Where social media is like a house party with a few billion invitees, running a newsletter is more of a one-way conversation with a bunch of friends you can’t see. The inspiration for Astrolabe came from many places, not the least of which are some of the fabulous geek/SFF/fandom newsletters I get every week in my inbox. So inviting some friends over feels like the perfect way to liven up the place.
As you’ll hear from DongWon Song in a moment, each issue feels like a personal connection between you and me—an opportunity to connect. I hope that by highlighting some of my favourite newsletters, you’ll find your favourite new voices to invite into your life.
So, grab a cup of whatever you’re drinking and meet my friends.
Here’s The Thing by Sarah Gailey
What can subscribers expect from Here's The Thing?
Right now, I'm running a series on personal canon in genre literature. I'm writing a few pieces, and I'm also bringing in guest contributors to talk about the books that made us who we are as readers, writers, and people. In general, subscribers can expect a combination of original fiction, personal essays, book recommendations, and a whoooole lot of recipes! For paying subscribers, I also run a weekly open thread. It's my favorite part of the Substack—the Friday Open Thread Gang is a cheerful, supportive, giving community, and our weekly chats are a genuine oasis in this increasingly overwhelming world.
What advice do you have for someone looking to start a newsletter?
The more you give, the more you get. It might seem counterintuitive—just a few years ago, the Going Advice was to avoid spamming peoples inboxes with too much content. But nowadays, I think people like the curated experience of a subscription more than the chaos of social media. When I send out a couple of items per week, my subscription numbers always go up; more free content and more paid content always seems to encourage participation!
The Full Lid by Alasdair Stuart
What can subscribers expect from The Full Lid?
I call it my weekly download of pop culture enthusiasm. What that means is every week you get three stories covering any and everything from movies, books, games, music and TV to recipes. Also author and editor interviews and frequent longform essays. Recently those have included the way Streets of Rage 4 shows character and jeopardy through action. a look at the two very different recent TV versions of War of the Worlds, how to save The Expendables franchise from itself and I'm also still really fond of this piece, which is both why I both should not be allowed to write the Event Horizon TV show and how I would write the Event Horizon TV show.
In addition to that, I run 'interstitial' pieces between the stories. These can be anything from an artist spotlight (And I LOVE Z's work) to guest curated selections. The amazing Matt Wallace for example used the slot to provide a four film syllabus of monster hunting movies which will set anyone on the right path in that particular sub-genre.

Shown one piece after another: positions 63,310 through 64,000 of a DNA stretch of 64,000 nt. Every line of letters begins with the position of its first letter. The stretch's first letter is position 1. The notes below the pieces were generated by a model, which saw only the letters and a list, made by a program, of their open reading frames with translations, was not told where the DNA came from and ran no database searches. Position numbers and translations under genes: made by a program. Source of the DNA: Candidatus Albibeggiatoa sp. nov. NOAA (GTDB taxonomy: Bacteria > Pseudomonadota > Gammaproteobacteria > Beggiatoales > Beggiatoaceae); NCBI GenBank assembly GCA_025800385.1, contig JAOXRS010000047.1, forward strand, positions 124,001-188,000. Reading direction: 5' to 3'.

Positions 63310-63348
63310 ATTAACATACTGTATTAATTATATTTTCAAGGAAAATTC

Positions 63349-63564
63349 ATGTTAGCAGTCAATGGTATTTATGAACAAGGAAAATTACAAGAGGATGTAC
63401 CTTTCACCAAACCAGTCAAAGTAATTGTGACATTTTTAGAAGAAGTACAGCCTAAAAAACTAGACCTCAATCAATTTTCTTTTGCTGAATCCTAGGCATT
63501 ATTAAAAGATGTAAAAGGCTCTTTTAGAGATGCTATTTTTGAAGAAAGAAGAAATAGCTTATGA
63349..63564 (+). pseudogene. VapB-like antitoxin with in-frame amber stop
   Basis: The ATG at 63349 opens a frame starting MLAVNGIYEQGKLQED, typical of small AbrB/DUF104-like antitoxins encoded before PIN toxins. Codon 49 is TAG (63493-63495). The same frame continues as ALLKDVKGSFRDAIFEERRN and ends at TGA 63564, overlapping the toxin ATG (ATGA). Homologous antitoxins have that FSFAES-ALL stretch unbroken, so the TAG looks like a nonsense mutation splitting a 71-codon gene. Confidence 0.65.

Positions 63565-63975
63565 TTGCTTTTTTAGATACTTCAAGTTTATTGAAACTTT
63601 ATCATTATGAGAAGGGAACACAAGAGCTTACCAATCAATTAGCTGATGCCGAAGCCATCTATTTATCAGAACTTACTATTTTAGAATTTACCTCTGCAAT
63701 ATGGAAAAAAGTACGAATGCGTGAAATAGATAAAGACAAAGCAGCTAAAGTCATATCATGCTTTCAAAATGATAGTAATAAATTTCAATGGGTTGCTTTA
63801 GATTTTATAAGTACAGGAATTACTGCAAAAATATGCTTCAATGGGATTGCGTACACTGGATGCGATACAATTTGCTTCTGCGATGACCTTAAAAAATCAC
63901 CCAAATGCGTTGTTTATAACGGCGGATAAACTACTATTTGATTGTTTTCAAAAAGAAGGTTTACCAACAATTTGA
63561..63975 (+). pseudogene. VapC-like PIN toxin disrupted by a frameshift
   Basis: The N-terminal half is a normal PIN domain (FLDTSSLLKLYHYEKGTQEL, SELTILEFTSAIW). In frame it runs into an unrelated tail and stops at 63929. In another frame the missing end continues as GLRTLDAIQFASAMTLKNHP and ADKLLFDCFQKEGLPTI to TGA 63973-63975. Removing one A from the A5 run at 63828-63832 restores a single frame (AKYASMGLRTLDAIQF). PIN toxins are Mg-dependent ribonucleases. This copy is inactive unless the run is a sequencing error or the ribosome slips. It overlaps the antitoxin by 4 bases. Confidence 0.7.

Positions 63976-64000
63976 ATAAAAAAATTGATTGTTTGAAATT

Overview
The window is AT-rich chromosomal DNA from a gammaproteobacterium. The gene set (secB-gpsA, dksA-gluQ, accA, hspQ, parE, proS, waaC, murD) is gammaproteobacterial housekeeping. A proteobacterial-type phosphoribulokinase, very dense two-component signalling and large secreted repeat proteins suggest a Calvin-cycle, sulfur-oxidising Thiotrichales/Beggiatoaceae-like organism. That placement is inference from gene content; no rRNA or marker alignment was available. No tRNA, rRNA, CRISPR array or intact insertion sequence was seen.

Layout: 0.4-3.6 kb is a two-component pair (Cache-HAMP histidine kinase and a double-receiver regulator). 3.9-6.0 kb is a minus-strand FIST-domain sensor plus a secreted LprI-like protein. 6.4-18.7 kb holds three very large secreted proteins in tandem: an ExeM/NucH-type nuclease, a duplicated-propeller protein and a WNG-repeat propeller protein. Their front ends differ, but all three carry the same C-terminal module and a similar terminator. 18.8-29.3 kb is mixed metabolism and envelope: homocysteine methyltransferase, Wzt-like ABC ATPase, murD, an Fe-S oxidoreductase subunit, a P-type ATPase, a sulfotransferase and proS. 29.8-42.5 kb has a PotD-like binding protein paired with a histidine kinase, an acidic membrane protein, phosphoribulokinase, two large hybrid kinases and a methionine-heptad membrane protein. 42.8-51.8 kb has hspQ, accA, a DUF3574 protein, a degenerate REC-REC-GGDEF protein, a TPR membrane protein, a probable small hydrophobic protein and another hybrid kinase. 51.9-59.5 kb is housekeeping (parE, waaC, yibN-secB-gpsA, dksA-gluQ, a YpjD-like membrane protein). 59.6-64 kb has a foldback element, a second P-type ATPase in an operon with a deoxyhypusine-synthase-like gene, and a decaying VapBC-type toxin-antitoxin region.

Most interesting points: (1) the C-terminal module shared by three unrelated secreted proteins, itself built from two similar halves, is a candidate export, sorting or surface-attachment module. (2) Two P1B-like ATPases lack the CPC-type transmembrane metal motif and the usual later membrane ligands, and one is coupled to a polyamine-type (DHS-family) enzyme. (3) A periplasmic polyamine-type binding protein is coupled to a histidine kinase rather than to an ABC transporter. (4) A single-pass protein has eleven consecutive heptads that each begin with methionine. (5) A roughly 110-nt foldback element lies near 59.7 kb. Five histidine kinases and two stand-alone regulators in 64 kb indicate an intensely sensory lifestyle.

Basically, it's a focused, information heavy look at the best pieces of pop culture I found in the last seven days. Like email, but good, is the tagline.
What role do newsletters play in community building?
There are two areas where they seem to be community hubs for me, The first is in it being a therapeutic exercise. This stuff is in my head anyway so getting it out helps and getting it out to an audience? That's validation and relief and fun for everyone all at once.
Secondly, especially in this absolutely hellish year it's very easy to feel alone and even easier to feel besieged. Newsletters are a postcard from our better natures.
The Rec Center by Gavia Baker-Whitelaw and Elizabeth Minkel
What can subscribers expect from The Rec Center?
We’re both fandom journalists and longtime members of transformative fandom, and we created The Rec Center after a friend wondered if there were any newsletters with a digest of fandom-related material. We put out our first issue in January 2016, and we’ve continued every Friday since then. And this year, we were finalists for a Hugo Award for Best Fanzine!
We keep the format very consistent from week to week: we open with articles about fan culture or pop culture from a fannish lens, followed by a collection of our favorite fandomy stuff from around the web (including fanart, with the artist’s permission to repost), and we conclude with a fanfiction rec list, sometimes around a single fandom or ship, sometimes around a theme or trope. We have an extremely engaged readership, and they’re directly involved in the fic recs: dozens of readers have done guest lists and explainers about their favorite fandom or ship, and we’ve received more than a thousand individual fic recs through a form at the bottom of the newsletter.
We’d highly recommend the newsletter for anyone interested in transformative fandom, even if they aren’t fanfiction readers or writers (though maybe after a few issues, they will be!).
How do newsletters like The Rec Center fit into the evolving fanworks community?
Ten or fifteen years ago, people posted fanfic all over the place, but there were more centralized recommendation/review blogs on sites like Livejournal. Now it's the opposite: the vast majority of fic is posted on a couple of big sites like AO3 and Wattpad, but recs are a lot harder to find because fans are spread out over Twitter and Tumblr. We offer multifandom recs and news for people who are often more into “fandom” as a community and a concept, rather than participating in just one specific fandom.
Publishing Is Hard by DongWon Song
What can subscribers expect from Publishing Is Hard?
Publishing is Hard is an irregular newsletter that reflects on my experiences in publishing. It ranges from my thoughts on the challenges faced in the process of selling books and working with writers to bits of craft analysis to discussions of how other media helps inform the books we love. It's not an advice letter or something that's meant to help you get an agent or sell more books. It's intended as insight into the life of an agent, a peek behind the curtain into the issues I think about and daily trials and tribulations I contend with.
Why have we seen such increased interest in newsletters over the past few years?